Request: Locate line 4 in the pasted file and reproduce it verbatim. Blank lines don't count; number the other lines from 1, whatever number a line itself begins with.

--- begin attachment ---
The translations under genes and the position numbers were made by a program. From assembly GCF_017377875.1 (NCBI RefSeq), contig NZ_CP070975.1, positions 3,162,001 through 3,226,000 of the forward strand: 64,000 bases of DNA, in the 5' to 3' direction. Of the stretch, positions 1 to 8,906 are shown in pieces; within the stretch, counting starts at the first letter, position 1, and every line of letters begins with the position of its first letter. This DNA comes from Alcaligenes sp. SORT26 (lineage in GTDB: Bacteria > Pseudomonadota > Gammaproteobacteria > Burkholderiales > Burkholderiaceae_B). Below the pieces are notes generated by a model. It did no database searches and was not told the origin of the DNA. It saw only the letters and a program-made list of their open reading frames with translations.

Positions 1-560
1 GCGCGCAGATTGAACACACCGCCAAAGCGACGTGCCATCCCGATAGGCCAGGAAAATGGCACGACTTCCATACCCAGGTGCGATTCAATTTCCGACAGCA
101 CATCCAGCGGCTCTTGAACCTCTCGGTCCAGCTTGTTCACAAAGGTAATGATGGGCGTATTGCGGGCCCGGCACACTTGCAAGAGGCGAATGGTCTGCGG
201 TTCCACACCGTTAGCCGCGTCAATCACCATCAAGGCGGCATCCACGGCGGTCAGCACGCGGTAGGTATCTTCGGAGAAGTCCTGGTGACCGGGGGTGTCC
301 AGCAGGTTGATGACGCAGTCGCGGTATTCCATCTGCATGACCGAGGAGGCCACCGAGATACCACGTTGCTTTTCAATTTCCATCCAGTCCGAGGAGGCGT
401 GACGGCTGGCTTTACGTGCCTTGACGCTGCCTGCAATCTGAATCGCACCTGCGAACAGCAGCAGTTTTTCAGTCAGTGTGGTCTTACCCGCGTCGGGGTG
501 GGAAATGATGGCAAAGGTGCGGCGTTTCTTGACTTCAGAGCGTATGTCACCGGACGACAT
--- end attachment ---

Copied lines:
101 CATCCAGCGGCTCTTGAACCTCTCGGTCCAGCTTGTTCACAAAGGTAATGATGGGCGTATTGCGGGCCCGGCACACTTGCAAGAGGCGAATGGTCTGCGG